December 17, 2013
I had planned to spend the day sprucing up a speech for the Arbutus Rotarians that I am giving at lunch on Friday. But you know how things go.
In another place I have written about James Edward Guinet who was a major developer and house builder in Grandview’s boom years before World War One. Since I wrote that, I have become more and more intrigued by his life and career and I have been planning to write an article for BC History Magazine with help from fascinating additional material written by his son many years ago and revived by his grand-daughter. Anyway, something came up about him this morning and I have been digging into it all day.
It seems like an age since I have been working on an historical mystery — and it is probably more satisfying, in the end, than the local activism I have been drenched in for so many months. Still, if the Chilliwack Archives and the Chilliwack Progress could get their material for the 1930s and 1940s on line, my life would be even better! (I wonder if they are listening?)
December 4, 2013
Grandview’s own Penny Street has been nominated as one of the City of Vancouver’s Remarkable Women of 2014.
She is a fine friend and an extraordinary asset to our community. I do hope she is one of the twelve women who get posters honoring their efforts when they make the choice in January.
May 25, 2013
Earlier this week I had a delightful lunch with JoAnn Bufton, granddaughter of Catherine Bufton who was such a force in the development of Commercial Drive. The Buftons, through three generations, operated a highly successful florist shop on the Drive from the 1920s to the 1980s, and were thoroughly engaged in the social development of our neighbourhood. If the Drive had royalty, it would be the Buftons.
JoAnn Bufton grew up in the neighbourhood in the 1940s, 50s and 60s, living for some time with her family above what is now Havana’s and was then Fera’s Heating. She attended Templeton and Britannia School and was a genuine local girl.
She and her younger brother Hugh would go to the Grandview Theatre where a ticket cost 15c and popcorn was a dime. On other days, between the time Grandview School of Commerce at First & Commercial was closed and when it was demolished in the early 1950s, they would play in the empty old “eerie” building. JoAnn told me that the ice cream at the Crystal Dairy (where Wonderbucks is now) was just as good as they promised, and she remembers the horses that delivered milk who were stabled behind the Dairy.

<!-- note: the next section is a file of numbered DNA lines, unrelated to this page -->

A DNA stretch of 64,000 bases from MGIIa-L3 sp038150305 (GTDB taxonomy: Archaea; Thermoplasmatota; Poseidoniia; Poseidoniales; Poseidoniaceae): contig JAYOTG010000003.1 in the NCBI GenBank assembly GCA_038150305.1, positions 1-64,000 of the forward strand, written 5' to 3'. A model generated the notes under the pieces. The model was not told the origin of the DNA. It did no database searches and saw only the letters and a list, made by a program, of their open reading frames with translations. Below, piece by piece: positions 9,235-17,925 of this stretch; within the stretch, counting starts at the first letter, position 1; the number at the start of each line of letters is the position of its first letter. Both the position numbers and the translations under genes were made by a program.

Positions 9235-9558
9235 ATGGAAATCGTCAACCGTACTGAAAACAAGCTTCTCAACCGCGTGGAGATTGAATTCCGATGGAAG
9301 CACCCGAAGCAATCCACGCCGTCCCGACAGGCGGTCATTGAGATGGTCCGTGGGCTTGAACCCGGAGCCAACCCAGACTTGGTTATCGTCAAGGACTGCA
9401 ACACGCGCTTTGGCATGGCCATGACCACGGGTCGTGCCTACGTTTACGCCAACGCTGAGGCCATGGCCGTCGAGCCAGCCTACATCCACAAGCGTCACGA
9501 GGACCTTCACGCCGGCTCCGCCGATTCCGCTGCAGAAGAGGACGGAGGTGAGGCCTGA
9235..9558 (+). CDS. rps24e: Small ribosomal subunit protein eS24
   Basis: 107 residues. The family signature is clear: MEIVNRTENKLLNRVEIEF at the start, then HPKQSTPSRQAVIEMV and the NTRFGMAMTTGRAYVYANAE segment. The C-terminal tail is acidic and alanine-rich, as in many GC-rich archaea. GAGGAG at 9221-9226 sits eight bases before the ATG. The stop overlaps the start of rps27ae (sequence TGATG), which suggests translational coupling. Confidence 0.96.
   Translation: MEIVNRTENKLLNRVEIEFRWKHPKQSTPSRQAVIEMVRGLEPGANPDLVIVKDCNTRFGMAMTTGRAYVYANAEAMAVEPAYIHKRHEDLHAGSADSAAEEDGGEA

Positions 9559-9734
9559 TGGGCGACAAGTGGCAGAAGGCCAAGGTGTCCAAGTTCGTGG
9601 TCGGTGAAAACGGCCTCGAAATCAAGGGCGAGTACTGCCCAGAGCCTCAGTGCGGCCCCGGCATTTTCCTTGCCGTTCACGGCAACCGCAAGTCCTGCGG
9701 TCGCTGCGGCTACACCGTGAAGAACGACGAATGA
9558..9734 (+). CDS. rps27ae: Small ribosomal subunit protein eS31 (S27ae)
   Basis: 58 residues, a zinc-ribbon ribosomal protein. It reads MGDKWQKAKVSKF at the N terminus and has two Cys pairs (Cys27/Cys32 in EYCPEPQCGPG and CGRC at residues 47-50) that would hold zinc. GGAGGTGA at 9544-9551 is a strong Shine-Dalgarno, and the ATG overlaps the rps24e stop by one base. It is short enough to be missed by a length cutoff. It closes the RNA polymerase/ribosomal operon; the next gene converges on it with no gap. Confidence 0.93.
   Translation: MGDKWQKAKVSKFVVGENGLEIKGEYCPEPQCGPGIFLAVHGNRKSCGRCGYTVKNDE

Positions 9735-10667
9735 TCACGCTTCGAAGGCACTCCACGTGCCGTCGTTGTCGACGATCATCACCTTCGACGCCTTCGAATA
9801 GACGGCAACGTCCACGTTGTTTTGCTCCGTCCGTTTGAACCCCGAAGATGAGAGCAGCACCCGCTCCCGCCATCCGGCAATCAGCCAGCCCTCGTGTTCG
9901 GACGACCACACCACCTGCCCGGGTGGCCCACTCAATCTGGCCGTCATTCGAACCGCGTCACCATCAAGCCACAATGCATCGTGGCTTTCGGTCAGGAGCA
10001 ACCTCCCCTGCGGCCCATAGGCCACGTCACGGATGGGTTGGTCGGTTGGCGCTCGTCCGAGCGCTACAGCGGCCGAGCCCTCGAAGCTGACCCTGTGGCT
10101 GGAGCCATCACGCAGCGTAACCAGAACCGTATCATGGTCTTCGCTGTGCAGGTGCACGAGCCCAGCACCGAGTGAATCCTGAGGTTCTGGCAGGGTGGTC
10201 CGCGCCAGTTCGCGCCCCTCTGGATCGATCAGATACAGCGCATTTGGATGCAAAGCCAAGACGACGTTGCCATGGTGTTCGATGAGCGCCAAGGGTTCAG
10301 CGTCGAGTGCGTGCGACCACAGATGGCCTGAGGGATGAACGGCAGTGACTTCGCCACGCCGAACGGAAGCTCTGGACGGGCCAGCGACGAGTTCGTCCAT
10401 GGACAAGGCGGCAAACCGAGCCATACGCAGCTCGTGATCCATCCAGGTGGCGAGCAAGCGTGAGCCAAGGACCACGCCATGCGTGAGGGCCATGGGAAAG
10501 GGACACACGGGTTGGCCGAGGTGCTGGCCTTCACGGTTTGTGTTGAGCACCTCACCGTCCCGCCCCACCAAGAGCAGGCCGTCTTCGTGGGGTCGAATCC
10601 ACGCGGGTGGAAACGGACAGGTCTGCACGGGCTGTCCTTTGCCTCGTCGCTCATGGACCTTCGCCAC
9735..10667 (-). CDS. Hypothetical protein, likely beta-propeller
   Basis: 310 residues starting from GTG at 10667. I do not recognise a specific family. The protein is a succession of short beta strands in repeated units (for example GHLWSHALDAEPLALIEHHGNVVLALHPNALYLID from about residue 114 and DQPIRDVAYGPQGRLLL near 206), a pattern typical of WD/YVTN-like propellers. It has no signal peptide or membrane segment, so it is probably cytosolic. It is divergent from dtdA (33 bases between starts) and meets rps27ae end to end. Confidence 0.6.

In an earlier book I had written about how she took a long trip with her grandmother, the “formidable” Catherine. I had assumed they travelled together but, in a sign of the times, I guess, old Mrs. Bufton travelled first class on the boat to Europe while JoAnn was in economy and had to get special dispensation to visit her grandmother.
It was a marvelous lunch, at Fet’s of course, and we talked for a couple of hours, full of questions. The joy of being a historian!
September 24, 2012
I’ve just written everything I know about a chap called James Guinet who, it turns out, was one of the major builders in Grandview’s early days. Amongst other buildings he was responsible for the lovely Belmont Block on Commercial Drive.
The full piece is at the Grandview Heritage Group site. I hope you find it interesting.
March 8, 2012
My contribution to International Woman’s Day this year is a short profile of Catherine Bufton, a dynamic businesswoman and community activist in Commercial Drive’s earlier days.
The profile is at the Grandview Heritage Group site.
December 12, 2009
Lina Delano is an odd bird. In her late 80s now, she has been a colourful character on the Drive for many years. I used to see her in Bukowski’s Bar when that watering hole was at its busiest back at the end of the 1990s. But mostly I knew her as the grumpy old woman who scrapped other people’s posters off street lamps. This was serious business for Lina and she kept up her cleaning work for hour upon hour, unimpressed with any interuptions, a cigarette dangling.
Once, late at night, feeling powerful from my poetry performance at Bukowski’s, I saw Lina scrapping away at some band’s poster. After a moment’s hesitation, I approached her and asked — pleasantly enough, I thought — why she was doing what she was doing. She spun around and, brandishing the little scraper, roared at me in a voice that could be heard blocks away: “Fuck off! Fuck off!” My relationship with Lina has never really developed beyond that point, although my wife has a chatting relationship with her whenever they meet.
I haven’t seen Lina on the Drive for quite a while; and I had never known what she did beside scrapping posters. It was a surprise to me, therefore, to learn that she was an artist, having shared a studio for many years with her sister Dita Arntzen, and that Havana Gallery was holding a show of the sisters’ work. I saw that show today. It was, by a country mile, the best show I have ever seen at Havana.
Lina’s work consists in assemblages of wood, furniture parts, doll’s heads, beads, small items. They are large and bold pieces that strike the eye first and the brain soon after. They are beautiful objects. Her sister created interesting and attractive collages. I can’t find any images to share and can only urge you to rush to Havana Gallery on Commercial before the show ends on the 19th.
A small book of Lina’s works printed to coincide with this exhibition included a picture of the artists at a show of her work in New York back in 1966. She was a striking looking woman then, and she has retained a deal of that power to this day. As I mentioned above, I haven’t seen Lina for a while. I sure hope I get to see her again soon to congratulate her on these wonderful works of art.